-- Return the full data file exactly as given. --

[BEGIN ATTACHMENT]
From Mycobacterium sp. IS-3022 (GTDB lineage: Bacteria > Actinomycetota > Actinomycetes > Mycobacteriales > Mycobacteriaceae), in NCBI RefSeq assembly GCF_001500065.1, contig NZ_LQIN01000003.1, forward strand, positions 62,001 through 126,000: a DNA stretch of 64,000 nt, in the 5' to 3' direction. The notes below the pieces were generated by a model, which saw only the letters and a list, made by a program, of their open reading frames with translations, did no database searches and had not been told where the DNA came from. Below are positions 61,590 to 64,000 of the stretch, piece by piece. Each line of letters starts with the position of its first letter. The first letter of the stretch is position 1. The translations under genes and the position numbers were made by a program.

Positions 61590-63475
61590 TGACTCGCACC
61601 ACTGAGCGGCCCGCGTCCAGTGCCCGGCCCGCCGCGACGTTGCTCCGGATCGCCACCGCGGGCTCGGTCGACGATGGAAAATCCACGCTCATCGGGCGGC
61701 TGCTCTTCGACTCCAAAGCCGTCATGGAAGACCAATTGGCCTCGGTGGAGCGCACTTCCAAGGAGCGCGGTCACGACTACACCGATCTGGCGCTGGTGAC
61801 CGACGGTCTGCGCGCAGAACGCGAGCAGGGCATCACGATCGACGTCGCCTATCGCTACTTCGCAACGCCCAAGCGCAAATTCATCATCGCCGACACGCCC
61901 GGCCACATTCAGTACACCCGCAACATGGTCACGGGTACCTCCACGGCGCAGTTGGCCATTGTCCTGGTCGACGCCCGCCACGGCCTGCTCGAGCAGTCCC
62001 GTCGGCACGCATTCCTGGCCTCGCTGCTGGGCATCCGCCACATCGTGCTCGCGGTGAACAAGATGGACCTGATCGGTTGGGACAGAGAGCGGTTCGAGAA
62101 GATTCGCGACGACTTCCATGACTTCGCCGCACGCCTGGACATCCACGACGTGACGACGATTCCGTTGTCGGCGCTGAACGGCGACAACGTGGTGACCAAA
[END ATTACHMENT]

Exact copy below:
From Mycobacterium sp. IS-3022 (GTDB lineage: Bacteria > Actinomycetota > Actinomycetes > Mycobacteriales > Mycobacteriaceae), in NCBI RefSeq assembly GCF_001500065.1, contig NZ_LQIN01000003.1, forward strand, positions 62,001 through 126,000: a DNA stretch of 64,000 nt, in the 5' to 3' direction. The notes below the pieces were generated by a model, which saw only the letters and a list, made by a program, of their open reading frames with translations, did no database searches and had not been told where the DNA came from. Below are positions 61,590 to 64,000 of the stretch, piece by piece. Each line of letters starts with the position of its first letter. The first letter of the stretch is position 1. The translations under genes and the position numbers were made by a program.

Positions 61590-63475
61590 TGACTCGCACC
61601 ACTGAGCGGCCCGCGTCCAGTGCCCGGCCCGCCGCGACGTTGCTCCGGATCGCCACCGCGGGCTCGGTCGACGATGGAAAATCCACGCTCATCGGGCGGC
61701 TGCTCTTCGACTCCAAAGCCGTCATGGAAGACCAATTGGCCTCGGTGGAGCGCACTTCCAAGGAGCGCGGTCACGACTACACCGATCTGGCGCTGGTGAC
61801 CGACGGTCTGCGCGCAGAACGCGAGCAGGGCATCACGATCGACGTCGCCTATCGCTACTTCGCAACGCCCAAGCGCAAATTCATCATCGCCGACACGCCC
61901 GGCCACATTCAGTACACCCGCAACATGGTCACGGGTACCTCCACGGCGCAGTTGGCCATTGTCCTGGTCGACGCCCGCCACGGCCTGCTCGAGCAGTCCC
62001 GTCGGCACGCATTCCTGGCCTCGCTGCTGGGCATCCGCCACATCGTGCTCGCGGTGAACAAGATGGACCTGATCGGTTGGGACAGAGAGCGGTTCGAGAA
62101 GATTCGCGACGACTTCCATGACTTCGCCGCACGCCTGGACATCCACGACGTGACGACGATTCCGTTGTCGGCGCTGAACGGCGACAACGTGGTGACCAAA